Way on Academy Progress
The amazing explosion of young homegrown talent making an impression at first-team level is creating a fantastic legacy at Home Park.
For those reaching the latter stages of the Academy journey, under-18s coach Darren Way and his team are setting the building blocks in place to establish quality footballers and rounded people.
On the pitch, the success of that process can be seen in an excellent start to the EFL Youth Alliance campaign.
“It has been a really good start to the season for our Under-18s,” said Darren. “When you’ve got a new group coming together, you try to build trust and accountability.
“The way that we play, and quite clearly with the positive results, the players are taking things on board. There have been improved performances and we’ve created a winning environment.
“The players are enjoying their football and, as staff, we’re enjoying working with this group. At the moment, we’re in a good place.”
While performances and results at under-18 level are important, the ultimate goal is to make a first-team breakthrough, as displayed with homegrown products comprising more than three-quarters of the match-day squad against Newport County in the Papa John’s Trophy.
The amazing success of players like Luke Jephcott and Mike Cooper is also providing our youngsters with the evidence that the final goal is achievable.
"It gives them that extra bit if belief, which you need as a player,” said Darren. “When you’re training and putting in the hard work, players ask themselves the question: will that be noticed, and quite clearly we’ve seen the answer to that.
“The easier part is getting to the first-team level, the hard part is staying there. The biggest task we face as coaches and players is making sure they seize their opportunity.
“We know it takes time in terms of development and experience, but you only have to look at the Newport game to see our young players are ready for the opportunities that come along.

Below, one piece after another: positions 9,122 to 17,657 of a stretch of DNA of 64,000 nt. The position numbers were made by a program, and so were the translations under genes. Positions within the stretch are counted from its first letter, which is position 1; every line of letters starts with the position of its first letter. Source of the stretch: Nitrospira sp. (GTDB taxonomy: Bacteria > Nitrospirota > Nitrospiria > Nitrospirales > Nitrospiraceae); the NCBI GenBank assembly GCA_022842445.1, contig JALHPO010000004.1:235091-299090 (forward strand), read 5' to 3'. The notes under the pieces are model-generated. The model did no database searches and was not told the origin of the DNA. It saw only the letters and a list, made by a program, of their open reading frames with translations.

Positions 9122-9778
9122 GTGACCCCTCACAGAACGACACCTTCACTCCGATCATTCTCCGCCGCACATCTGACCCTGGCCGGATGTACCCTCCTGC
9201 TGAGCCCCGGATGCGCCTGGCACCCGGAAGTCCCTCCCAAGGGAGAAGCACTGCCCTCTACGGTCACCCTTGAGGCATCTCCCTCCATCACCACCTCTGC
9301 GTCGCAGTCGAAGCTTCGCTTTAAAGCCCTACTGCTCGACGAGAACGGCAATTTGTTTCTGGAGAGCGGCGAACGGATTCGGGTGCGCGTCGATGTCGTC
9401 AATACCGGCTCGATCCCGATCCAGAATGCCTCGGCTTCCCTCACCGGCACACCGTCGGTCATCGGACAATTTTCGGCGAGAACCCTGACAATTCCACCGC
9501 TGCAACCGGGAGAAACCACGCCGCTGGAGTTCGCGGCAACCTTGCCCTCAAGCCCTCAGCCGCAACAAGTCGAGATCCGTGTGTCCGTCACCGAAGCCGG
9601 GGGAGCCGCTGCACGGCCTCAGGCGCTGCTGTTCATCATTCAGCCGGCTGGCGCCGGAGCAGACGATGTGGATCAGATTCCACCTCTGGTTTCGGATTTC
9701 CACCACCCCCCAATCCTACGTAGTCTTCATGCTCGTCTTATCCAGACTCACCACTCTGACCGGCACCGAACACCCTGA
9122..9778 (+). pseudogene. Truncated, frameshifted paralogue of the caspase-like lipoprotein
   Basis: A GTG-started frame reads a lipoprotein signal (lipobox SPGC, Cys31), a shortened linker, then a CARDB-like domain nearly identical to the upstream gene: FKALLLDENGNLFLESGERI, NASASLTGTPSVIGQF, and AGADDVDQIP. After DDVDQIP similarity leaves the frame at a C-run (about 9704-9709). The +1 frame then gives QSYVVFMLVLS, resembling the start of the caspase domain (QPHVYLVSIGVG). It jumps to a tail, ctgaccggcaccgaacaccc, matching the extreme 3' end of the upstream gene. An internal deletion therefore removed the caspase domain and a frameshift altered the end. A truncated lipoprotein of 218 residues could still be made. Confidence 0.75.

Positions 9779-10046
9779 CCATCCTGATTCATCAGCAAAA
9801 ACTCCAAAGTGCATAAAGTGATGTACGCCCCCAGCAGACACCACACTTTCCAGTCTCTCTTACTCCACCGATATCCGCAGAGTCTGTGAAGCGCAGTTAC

“For our young players, it is a great to have the examples of Mike Cooper and Luke Jephcott playing regular first-team football. They are great role models, both really good characters, they’ve played a lot of games in the first-team and taken on the pressure in some big moments.”
It is, however, the reality of football that not every young player will make that final step, which means all their work on the pitch must be underpinned by a strong educational platform.
“Unfortunately, it is the nature of football that they won’t all make it to that stage, so we have to make sure that we are also creating good people, who can sustain a career in some form,” said Darren.
“There is a lot of work that goes on behind the scenes to ensure their education is kept up to speed and we’re doing more in terms of life skills, so we can provide everyone in our programme with the tools to succeed in life. That makes me just as proud as performances on the pitch.
“We’ve had players going out to America, who are really enjoying their programmes out there. They are playing professional football daily. We’ve had Tyler Coombes join Plymouth Parkway and he is enjoying a balance in his development.
“It doesn’t mean that a player’s career is over, some just take a different pathway, and may well come back to this stage at some point.
“We have to make sure we develop them all as people, so that when they leave the football club, they have options. Our players work in the community, they take coaching badges and their educational work gives them a qualification.
“We try to cover every aspect of a player’s pathway.”
As well as under-18s stepping up to the first-team environment, there have also been a number of players from younger age groups competing beyond their years, a pattern reflected right through the Academy.
“There are a number of steps in Academy life and it is important for players in the under-15s and 16s to get their chance at under-18 level,” said Darren. “Some of the players have accelerated in terms of their physical, technical and tactical development.
“It’s only right that they have the next opportunity but the principles remain the same. They have to hold on to that shirt, which could mean competing against a second-year apprentice.
“There is always competition in football and players have to manage themselves. If they’re not playing, they have to manage team selection and that’s why it is important to create robust characters because football will never be easy. Players have to learn to deal with adversity.”